Now I’m stocking shirts in the Wal-Mart store
Just like the ones we made before
‘Cept this one came from Singapore
I guess we can’t make it here anymore

Should I hate a people for the shade of their skin
Or the shape of their eyes or the shape I’m in
Should I hate ’em for having our jobs today
No I hate the men sent the jobs away
I can see them all now, they haunt my dreams
All lily white and squeaky clean
They’ve never known want, they’ll never know need
Their shit don’t stink and their kids won’t bleed
Their kids won’t bleed in the damn little war
And we can’t make it here anymore

Will work for food
Will die for oil
Will kill for power and to us the spoils
The billionaires get to pay less tax
The working poor get to fall through the cracks
Let ’em eat jellybeans let ’em eat cake
Let ’em eat shit, whatever it takes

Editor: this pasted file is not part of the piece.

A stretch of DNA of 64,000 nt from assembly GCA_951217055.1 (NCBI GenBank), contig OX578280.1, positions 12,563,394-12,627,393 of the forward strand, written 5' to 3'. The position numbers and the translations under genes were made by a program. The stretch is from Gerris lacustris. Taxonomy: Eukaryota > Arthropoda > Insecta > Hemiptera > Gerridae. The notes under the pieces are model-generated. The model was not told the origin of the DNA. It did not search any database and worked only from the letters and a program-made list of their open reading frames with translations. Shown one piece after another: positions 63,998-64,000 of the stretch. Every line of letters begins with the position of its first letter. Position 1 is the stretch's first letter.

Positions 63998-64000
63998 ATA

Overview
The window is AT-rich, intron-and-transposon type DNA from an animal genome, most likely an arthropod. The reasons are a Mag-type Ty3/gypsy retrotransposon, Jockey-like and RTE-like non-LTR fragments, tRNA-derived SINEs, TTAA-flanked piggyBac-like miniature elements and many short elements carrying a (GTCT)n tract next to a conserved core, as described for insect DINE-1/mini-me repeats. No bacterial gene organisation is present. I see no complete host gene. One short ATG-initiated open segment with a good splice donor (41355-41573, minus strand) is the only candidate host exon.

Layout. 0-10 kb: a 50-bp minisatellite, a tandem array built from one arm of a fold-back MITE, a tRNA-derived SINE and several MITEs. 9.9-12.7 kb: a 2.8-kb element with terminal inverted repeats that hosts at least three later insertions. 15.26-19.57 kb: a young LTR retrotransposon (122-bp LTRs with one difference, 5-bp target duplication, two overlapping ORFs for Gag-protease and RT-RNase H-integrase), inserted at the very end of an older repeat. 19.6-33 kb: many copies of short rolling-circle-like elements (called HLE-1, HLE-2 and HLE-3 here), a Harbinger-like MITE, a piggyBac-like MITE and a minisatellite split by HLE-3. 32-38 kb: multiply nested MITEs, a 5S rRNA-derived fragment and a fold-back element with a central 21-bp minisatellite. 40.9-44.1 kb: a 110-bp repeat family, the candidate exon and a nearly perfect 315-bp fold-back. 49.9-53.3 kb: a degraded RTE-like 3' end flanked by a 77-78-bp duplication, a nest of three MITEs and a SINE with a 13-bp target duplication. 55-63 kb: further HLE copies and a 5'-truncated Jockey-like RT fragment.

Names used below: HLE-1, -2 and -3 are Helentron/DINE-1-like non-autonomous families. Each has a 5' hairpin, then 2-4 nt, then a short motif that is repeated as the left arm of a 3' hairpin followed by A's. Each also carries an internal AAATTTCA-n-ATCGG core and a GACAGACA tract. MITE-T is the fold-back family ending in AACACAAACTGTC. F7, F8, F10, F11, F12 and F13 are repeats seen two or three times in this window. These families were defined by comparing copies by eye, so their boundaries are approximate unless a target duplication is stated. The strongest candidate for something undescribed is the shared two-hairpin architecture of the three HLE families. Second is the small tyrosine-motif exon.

They can join the Air Force, or join the Corps
If they can’t make it here anymore

And that’s how it is
That’s what we got
If the president wants to admit it or not
You can read it in the paper
Read it on the wall
Hear it on the wind
If you’re listening at all
Get out of that limo
Look us in the eye
Call us on the cell phone
Tell us all why

In Dayton, Ohio
Or Portland, Maine
Or a cotton gin out on the great high plains
That’s done closed down along with the school
And the hospital and the swimming pool
Dust devils dance in the noonday heat
There’s rats in the alley
And trash in the street
Gang graffiti on a boxcar door
We can’t make it here anymore

In defense of the ACLU